US6125348Mar 12, 1998Sep 26, 2000Liquid Audio Inc.Lossless data compression with low complexity
US6144835 *Feb 2, 1998Nov 7, 2000Minolta, Co., Ltd.Image forming apparatus including means for warning an operator of a potential illegal copying operation before the copying operation and method of controlling the same
US6208744Dec 11, 1995Mar 27, 2001Casio Computer Co., Ltd.Document image processor and method for setting a document format conforming to a document image
US6336050 *Feb 3, 1998Jan 1, 2002British Telecommunications Public Limited CompanyMethod and apparatus for iteratively optimizing functional outputs with respect to inputs
US6434542 *Apr 17, 1998Aug 13, 2002Smithkline Beecham CorporationStatistical deconvoluting of mixtures
US6480547 *Oct 15, 1999Nov 12, 2002Koninklijke Philips Electronics N.V.System and method for encoding and decoding the residual signal for fine granular scalable video
US6556719Aug 17, 1999Apr 29, 2003University Of BathProgressive block-based coding for image compression
US6622145Mar 30, 2001Sep 16, 2003Sharp Laboratories Of AmericaHuffman coding for infinite symbol sets
US6625213 *Dec 28, 2000Sep 23, 2003Koninklijke Philips Electronics N.V.Video encoding method based on the matching pursuit algorithm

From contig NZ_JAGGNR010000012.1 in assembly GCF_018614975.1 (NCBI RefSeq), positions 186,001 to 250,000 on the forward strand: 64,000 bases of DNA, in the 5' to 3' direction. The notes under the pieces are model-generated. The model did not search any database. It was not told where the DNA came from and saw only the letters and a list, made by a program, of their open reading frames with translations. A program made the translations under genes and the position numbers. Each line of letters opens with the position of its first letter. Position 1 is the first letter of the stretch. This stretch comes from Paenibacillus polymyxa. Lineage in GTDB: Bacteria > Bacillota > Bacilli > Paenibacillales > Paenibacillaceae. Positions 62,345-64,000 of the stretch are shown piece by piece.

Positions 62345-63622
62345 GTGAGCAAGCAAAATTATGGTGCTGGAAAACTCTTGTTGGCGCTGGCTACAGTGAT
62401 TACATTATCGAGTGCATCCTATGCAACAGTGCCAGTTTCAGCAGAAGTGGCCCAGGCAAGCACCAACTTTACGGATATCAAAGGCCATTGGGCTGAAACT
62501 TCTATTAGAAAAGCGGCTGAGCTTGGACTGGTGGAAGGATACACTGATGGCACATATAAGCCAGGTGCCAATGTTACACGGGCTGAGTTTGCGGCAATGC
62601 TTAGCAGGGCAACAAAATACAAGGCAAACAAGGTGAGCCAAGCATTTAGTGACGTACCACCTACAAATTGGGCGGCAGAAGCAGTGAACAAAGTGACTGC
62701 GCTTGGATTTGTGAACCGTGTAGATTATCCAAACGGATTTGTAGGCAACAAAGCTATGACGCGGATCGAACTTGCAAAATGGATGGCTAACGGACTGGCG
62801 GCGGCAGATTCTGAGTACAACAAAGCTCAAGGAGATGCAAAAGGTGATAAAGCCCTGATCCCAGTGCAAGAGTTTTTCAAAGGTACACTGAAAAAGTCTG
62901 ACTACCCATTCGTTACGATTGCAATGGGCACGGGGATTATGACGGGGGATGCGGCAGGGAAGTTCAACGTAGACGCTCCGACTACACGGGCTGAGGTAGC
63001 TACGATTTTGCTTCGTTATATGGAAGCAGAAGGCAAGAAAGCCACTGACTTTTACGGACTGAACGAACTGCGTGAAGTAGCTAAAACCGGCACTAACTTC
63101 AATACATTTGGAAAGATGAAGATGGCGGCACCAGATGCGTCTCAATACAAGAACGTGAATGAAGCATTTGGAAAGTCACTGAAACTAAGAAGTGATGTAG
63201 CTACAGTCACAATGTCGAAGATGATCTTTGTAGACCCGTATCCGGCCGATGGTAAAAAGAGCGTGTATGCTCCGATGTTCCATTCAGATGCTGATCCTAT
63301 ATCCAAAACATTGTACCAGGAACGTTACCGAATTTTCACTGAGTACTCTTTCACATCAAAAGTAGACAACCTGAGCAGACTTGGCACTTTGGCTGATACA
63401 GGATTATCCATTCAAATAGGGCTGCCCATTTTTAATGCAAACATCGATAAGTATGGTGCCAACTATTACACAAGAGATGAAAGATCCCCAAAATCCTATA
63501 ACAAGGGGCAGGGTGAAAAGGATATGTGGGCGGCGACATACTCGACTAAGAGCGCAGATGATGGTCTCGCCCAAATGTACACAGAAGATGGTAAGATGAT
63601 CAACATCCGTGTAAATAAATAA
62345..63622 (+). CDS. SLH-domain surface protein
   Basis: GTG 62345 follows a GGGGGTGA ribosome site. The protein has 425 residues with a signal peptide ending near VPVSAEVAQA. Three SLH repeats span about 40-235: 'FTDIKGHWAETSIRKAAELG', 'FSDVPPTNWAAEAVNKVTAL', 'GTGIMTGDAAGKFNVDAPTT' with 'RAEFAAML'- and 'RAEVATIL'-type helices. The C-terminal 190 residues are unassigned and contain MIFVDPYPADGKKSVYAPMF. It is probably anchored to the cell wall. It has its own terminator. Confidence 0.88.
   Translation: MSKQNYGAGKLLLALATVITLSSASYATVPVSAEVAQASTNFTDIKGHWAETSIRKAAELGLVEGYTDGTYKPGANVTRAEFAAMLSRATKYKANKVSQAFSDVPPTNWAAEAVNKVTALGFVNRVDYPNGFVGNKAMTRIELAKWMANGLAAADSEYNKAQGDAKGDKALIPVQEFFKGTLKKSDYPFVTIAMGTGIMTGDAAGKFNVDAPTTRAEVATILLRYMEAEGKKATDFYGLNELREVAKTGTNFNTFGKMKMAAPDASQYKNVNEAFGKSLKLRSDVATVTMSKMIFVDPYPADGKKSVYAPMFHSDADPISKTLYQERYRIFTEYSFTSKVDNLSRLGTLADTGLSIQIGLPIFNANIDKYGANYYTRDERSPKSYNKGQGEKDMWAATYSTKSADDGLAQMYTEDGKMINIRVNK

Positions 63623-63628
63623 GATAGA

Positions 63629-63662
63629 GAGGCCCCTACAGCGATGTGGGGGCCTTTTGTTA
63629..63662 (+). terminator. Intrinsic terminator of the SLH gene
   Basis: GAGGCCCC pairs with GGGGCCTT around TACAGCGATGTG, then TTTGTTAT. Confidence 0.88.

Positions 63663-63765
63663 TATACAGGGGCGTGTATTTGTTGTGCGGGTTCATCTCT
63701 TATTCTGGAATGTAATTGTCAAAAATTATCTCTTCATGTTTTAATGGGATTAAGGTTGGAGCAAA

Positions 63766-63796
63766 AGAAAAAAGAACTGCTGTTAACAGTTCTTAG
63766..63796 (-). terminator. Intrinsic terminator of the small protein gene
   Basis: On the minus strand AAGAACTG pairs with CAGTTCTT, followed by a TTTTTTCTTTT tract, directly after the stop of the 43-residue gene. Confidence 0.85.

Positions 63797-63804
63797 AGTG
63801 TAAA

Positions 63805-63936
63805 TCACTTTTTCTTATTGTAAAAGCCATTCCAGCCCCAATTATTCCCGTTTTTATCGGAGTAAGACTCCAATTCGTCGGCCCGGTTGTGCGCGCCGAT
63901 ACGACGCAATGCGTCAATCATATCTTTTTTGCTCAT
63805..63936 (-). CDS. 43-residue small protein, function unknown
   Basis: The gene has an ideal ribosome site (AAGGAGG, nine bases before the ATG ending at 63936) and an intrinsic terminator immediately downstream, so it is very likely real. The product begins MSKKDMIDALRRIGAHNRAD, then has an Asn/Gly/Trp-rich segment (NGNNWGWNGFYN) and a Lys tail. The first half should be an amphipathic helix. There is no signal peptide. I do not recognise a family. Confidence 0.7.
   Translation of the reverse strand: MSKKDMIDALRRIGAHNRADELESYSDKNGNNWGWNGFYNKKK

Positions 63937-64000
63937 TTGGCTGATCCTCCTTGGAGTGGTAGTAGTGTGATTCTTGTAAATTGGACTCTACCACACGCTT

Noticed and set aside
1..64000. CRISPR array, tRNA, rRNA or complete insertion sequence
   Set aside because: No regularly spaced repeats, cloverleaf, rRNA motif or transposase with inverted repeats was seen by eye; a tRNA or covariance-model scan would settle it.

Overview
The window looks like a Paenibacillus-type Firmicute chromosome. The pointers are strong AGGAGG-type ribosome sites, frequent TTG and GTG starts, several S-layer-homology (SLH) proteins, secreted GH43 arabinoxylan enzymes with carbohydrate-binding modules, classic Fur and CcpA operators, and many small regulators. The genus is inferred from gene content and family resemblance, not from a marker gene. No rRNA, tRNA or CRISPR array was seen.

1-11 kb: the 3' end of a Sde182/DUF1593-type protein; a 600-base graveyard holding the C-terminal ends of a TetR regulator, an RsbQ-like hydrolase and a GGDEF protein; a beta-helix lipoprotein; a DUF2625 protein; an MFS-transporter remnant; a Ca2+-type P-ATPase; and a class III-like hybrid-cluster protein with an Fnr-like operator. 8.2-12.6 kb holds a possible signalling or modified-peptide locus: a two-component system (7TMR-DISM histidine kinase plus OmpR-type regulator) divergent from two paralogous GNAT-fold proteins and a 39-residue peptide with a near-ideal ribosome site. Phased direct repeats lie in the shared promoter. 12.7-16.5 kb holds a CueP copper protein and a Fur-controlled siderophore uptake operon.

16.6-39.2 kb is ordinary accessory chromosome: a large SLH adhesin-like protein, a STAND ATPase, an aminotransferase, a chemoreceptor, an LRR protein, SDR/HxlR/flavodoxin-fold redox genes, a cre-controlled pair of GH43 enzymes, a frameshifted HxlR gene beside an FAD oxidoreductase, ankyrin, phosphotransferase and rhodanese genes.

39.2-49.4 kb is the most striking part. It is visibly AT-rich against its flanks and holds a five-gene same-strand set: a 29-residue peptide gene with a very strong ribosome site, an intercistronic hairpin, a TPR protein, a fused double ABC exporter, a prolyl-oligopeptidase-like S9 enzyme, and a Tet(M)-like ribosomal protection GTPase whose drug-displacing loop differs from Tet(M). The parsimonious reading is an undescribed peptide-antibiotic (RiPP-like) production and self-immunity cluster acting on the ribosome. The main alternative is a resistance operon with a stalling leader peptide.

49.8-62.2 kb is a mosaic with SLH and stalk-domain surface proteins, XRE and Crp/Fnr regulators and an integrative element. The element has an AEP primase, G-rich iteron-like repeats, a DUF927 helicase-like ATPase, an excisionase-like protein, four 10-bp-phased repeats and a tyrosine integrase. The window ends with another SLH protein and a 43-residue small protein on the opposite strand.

US6654503Apr 28, 2000Nov 25, 2003Sun Microsystems, Inc.Block-based, adaptive, lossless image coder
US6820079Jan 18, 2000Nov 16, 2004Claritech CorporationMethod and apparatus for retrieving text using document signatures
US6874966Dec 18, 2002Apr 5, 2005L'orealDevice comprising a case and an applicator
US6990145Feb 21, 2002Jan 24, 2006Ayscough Visuals LlcMotion estimation and compensation in video compression
US7003039Jul 18, 2001Feb 21, 2006Avideh ZakhorDictionary generation method for video and image compression
US7079986Dec 31, 2003Jul 18, 2006Sieracki Jeffrey MGreedy adaptive signature discrimination system and method
US7221296Aug 22, 2005May 22, 2007Streaming Networks (Pvt.) Ltd.Method and system for fast context based adaptive binary arithmetic coding
US7230551 *Jun 21, 2004Jun 12, 2007Nippon Telegraph And Telephone CorporationFloating-point type digital signal reversible encoding method, decoding method, apparatuses therefor, and programs therefor
US7511638Jul 12, 2007Mar 31, 2009Monro Donald MData compression for communication between two or more components in a system
US7511639Jul 12, 2007Mar 31, 2009Monro Donald MData compression for communication between two or more components in a system